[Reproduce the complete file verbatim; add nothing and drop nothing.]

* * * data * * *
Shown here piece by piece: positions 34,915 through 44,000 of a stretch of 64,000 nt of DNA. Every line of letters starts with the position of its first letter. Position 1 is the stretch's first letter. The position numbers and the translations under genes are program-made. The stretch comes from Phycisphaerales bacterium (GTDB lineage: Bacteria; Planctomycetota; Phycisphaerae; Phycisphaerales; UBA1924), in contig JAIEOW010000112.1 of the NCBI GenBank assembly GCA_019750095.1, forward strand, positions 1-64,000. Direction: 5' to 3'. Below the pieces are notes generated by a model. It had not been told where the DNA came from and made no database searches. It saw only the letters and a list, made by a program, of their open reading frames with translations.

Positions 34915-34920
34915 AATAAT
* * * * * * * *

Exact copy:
Shown here piece by piece: positions 34,915 through 44,000 of a stretch of 64,000 nt of DNA. Every line of letters starts with the position of its first letter. Position 1 is the stretch's first letter. The position numbers and the translations under genes are program-made. The stretch comes from Phycisphaerales bacterium (GTDB lineage: Bacteria; Planctomycetota; Phycisphaerae; Phycisphaerales; UBA1924), in contig JAIEOW010000112.1 of the NCBI GenBank assembly GCA_019750095.1, forward strand, positions 1-64,000. Direction: 5' to 3'. Below the pieces are notes generated by a model. It had not been told where the DNA came from and made no database searches. It saw only the letters and a list, made by a program, of their open reading frames with translations.

Positions 34915-34920
34915 AATAAT